How To Prep A Horse - A Behind-The-Scenes Look at a UGA Equestrian Meet
Chiropractic appointments must be kept and ankles taped prior to an equestrian meet.
Then the riders can begin preparing themselves.
The four-legged athletes that make up half of an equestrian team’s roster require just as much attention as the two-legged ones, as No. 7 Georgia well knows.
UGA (7-3, 3-2 Southeastern Conference) hosts the No. 3 Auburn Tigers (7-2, 2-1) on Saturday at the UGA Equestrian Complex in Bishop. As the riders, coaches and barn managers equipped themselves and the arena for the reigning National Collegiate Equestrian Association overall champions, they also prepared the horses.
The team owns 57 horses that are used for both competition and practice. However, equestrian teams do not find out what horses will be competing until the day of the meet. The NCEA additionally mandates that the host university share their horses with the visiting team.
The horses need to be rested, fed and bathed prior to meets. They also have some human-like basic athletic needs.
“We ice the legs and tape the ankles of the jumping horses to prevent swelling just like basketball players do,” said junior hunt seat rider Megan Southam. “They also wear hoof boots, which act like a soccer player’s shin guards to protect them while they’re jumping or cantering.”
Some of the horses are seen by a chiropractor days before the meet. Riding equipment or certain physical activity may cause stiffness in the spine of a horse.
Equine chiropractors adjust the spine by hand through a quick, short thrust on a specific joint. If a horse is sore from an adjustment, then it’s taken for a long walk to loosen up its muscles.
Horses also are groomed for competition.
“We soap them up, hose them down and make sure their coats are clipped on the day before a meet,” said junior hunt seat rider Kylee Arbuckle. “We come out on the morning of and braid their manes really just for looks.”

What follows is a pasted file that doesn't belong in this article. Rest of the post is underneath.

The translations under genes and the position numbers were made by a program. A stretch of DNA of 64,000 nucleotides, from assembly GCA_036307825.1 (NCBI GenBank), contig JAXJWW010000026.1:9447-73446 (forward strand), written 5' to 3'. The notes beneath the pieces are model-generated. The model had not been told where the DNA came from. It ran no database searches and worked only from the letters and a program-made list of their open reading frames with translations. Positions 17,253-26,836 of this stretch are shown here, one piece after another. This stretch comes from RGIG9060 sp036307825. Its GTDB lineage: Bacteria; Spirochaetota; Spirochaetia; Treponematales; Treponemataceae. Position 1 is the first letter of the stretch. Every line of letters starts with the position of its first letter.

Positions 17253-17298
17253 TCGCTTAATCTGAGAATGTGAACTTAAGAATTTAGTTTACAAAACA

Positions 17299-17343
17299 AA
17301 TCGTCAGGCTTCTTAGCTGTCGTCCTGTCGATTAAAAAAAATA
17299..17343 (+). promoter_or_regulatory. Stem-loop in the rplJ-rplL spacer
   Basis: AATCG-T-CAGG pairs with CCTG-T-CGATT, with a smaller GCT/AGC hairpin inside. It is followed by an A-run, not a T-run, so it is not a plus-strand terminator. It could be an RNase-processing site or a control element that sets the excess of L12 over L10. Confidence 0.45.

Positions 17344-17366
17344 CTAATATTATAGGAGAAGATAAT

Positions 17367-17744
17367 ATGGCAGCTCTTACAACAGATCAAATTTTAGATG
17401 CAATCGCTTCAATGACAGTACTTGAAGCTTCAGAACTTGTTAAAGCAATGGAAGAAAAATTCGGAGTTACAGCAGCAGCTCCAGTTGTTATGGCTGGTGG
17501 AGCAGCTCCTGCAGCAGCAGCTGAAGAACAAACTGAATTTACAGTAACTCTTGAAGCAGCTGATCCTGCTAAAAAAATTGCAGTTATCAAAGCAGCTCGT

Pomp and circumstance surround competitions. But just like humans, the horses aren’t always in the mood.
“They can wake up on the wrong side of the bed like anyone else,” said Arbuckle. “It might be a completely different horse than you rode the day before but that’s part of what makes our sport so interesting and challenging.”
Competition horses can also have the same nervous energy that athletes possess prior to their performances.
“Paris, one of our favorite horses to compete with, has the most personality when it comes to seeing new things,” said Southam. “She always gets excited when she sees the flowers in the arena and hears the music.”
Some horses aren’t phased at all when the environment around them changes. The coaches and riders prefer this because the horses stop listening to instruction and do their own thing when they’re excited.
Whenever that happens, the horses go through a process called longeing. Longeing involves tying the horse to a long rope and letting them walk off their energy.
“It’s like putting a really hyper person on a treadmill for a little while to calm them down,” said Southam.
Once their exteriors are taken care of, then it’s time for the basic necessities.
“Horses don’t need as much sleep as we do but they definitely eat a lot more,” said Bill Dover, who is one of the UGA team’s four facility foremen.
The foremen primarily tend to the barns, pastures and arenas but they also feed the horses.
“We probably average six pounds of grain and 15 pounds of hay on a daily basis,” said Dover.
In addition to hay, the horses also love treats in the form of carrots and peppermints.
“Horses love peppermints more than carrots,” said UGA head coach Meghan Boenig.“They will listen to the crinkling of the cellophane wrapper over anything else.”
The most challenging part of preparing the horses for a meet is making sure they’re always comfortable. The horse’s feelings and the rider’s expectations need to be balanced.
“Schooling can be difficult because the riders have seen the best days of the horses in practice so they strive to re-create that on show day,” said Boenig. “There’s anticipation of what you believe the horse should be and riding what you expect out of the animal rather than what it’s giving you.”
The horses have different ways of expressing when they’re not comfortable.
“If you put your leg on too hard then the horse might kick out at your legs to say ‘don’t do that to me,’” said Southam.
Similarly, the horses will also communicate when they’re pleased.
“Some horses will flip their lips and do a smile when you give them a peppermint,” said Boenig.
Coach Boenig believes the key to a happy horse that is prepared for competition ultimately comes down to keeping it in its comfort zone.
“As much as we can incorporate a routine for them, that’s what we want to do.”
Most humans can relate or at least understand this.
“They’re certainly creatures of comfort and what they’re comfortable with are things they see every day.”